Every week I go to an appointment where they put out The New Yorker in the waiting area, among other magazines like O and The Atlantic, and every week I pick up the latest New Yorker and glance through it. Of course I read the cartoons! – but I also look for the poetry. I admit some of it is not to my taste, but that’s what poetry is about; it’s not all to one’s taste. A lot of it is not. But that’s part of what poetry is. It is a very personal experience, it is reading lines or words or phrases that either pull you into a different landscape or atmosphere, or they do not.

For a long time earlier in my life I thought something was wrong with me, that I wasn’t getting poetry correctly. If I encountered a poem I didn’t understand, I thought I wasn’t smart enough to puzzle it out. However, a few years back, during my MFA program in a master class on poetry, we had a session that changed my life. The professor asked us to read five poems she assigned in advance, and to bring in a list of those poems in order of favorite to least favorite. When we came into the classroom we brought our lists, and the professor made a big chart on the white board, with the names of the poems running down the left side, and our names across the top. In each column under our name she put the order of preference for each poem according to the list we brought in.

Guess what? Do you think that there was a consensus on which poems were “the best,” and which were “the worst”? In other words, did our lists look similar when we put them on the white board?

As you’ve probably guessed, they did not. In fact, there was a wide variation among which poems were “the favorite,” and which were “the least favorite.” In fact, it was almost an even distribution among all the poems, of most- to least-favorite status. Poems that one person hated were the favorite of another. I was shocked. And I was relieved.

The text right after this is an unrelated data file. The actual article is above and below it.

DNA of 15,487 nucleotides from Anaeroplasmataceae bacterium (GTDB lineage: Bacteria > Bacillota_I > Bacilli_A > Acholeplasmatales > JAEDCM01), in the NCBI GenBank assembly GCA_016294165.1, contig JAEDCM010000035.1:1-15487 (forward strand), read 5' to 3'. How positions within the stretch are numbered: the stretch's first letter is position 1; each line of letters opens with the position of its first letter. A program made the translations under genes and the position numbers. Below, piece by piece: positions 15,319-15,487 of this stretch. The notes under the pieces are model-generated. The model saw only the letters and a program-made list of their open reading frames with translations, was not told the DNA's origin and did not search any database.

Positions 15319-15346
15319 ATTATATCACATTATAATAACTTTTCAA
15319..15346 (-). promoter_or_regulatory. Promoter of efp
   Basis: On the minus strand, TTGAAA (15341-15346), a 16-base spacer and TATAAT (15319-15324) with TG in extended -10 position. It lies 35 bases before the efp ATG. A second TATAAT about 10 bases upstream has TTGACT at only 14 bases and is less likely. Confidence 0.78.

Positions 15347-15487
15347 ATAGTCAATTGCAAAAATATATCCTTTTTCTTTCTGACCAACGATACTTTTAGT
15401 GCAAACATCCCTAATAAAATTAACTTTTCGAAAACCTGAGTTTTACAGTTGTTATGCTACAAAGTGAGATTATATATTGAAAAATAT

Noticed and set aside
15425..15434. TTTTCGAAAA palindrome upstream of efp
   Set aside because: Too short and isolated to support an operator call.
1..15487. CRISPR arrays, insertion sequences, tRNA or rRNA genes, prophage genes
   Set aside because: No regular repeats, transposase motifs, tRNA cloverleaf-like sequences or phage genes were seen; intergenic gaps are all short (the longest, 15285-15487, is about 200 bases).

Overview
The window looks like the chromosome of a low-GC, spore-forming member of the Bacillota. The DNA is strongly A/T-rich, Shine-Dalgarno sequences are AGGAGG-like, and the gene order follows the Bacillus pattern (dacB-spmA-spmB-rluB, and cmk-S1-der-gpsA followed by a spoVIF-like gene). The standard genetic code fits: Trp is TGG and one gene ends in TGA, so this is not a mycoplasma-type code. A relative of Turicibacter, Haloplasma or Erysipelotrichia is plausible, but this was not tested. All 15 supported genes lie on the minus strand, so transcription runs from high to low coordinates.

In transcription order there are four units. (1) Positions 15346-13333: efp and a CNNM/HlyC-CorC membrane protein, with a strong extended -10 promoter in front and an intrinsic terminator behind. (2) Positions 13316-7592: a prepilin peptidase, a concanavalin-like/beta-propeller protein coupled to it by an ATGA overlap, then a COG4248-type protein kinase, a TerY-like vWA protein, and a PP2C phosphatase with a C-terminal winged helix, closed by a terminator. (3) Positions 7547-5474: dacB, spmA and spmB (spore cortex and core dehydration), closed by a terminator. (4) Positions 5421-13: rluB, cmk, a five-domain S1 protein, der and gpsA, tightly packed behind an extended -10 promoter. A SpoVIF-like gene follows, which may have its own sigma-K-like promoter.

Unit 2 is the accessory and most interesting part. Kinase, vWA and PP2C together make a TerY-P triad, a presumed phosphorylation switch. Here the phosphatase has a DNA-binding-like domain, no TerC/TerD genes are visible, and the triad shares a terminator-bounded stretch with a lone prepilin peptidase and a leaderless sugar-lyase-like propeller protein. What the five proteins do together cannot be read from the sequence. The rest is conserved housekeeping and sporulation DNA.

Photo by Theresa Barker.

My takeaway was this: it’s completely okay to like a poem just because you like it. It’s also completely okay NOT to like a poem if you do not. This was a huge demonstration that understanding or preference for a particular poem is not a reflection of one’s intelligence or how smart one is. It is just that – understanding or preference of a poem because of what the poem is to YOU, and what it evokes or suggests or reminds you of when you read it.

This is not to say we shouldn’t try to understand poems that are hard at first try. I’m not suggesting all poems should be “easy.” What I want to express is, like art, it’s perfectly okay to enjoy a poem you like, and it’s okay to pass on poems that don’t appeal to you. What I look for in a poem, even if I don’t enjoy it very much, is a sequence of words, or a phrase, that I have never seen before, or that strikes me as unusual, or that makes me think of something else creative.

I really liked a poem from a recent New Yorker, Brenda Shaughnessey’s “Gift Planet.” I like the start of it:

My six-year-old said, “I don’t know time.” She already knows it’s unknowable. Let it be always a stranger she walks wide around.

Gosh, can you imagine that? Time is “unknowable.” Let time be a stranger that her daughter gives a wide berth to, something not allowed to dominate, to dictate, to determine the course of your life. Fun!

Why do I love poets? Last week at my writing conference I had the chance to hear recent work from two poet-colleagues and friends who are poets. And once again I felt drawn to, and transported, by the loveliness of their work. Not that their poems were all about flowers or gardens or the sunrise, not at all. But their language, their phrasing, their word choices really spoke to me, and when I heard them read their work I felt uplifted. I know that’s an overused word. I felt touched and connected and better than before I heard their work.

As you know, I like to start my daily routine writing exercise with a line from a Poem of the Day, and I have a very short piece I wrote using the first lines of a Robert Frost poem, “Fragmentary Blue” (what a great title, huh?). The opening of Frost’s poem goes,

Why make so much of fragmentary blue
In here and there a bird, or butterfly,
Or flower, or wearing-stone, or open eye,

I wrote this piece, “Blink,” in recollection of my recent visit to Phoenix, Arizona, and on the heels of a lovely visit with poet-colleague and blogger-friend Luanne Castle.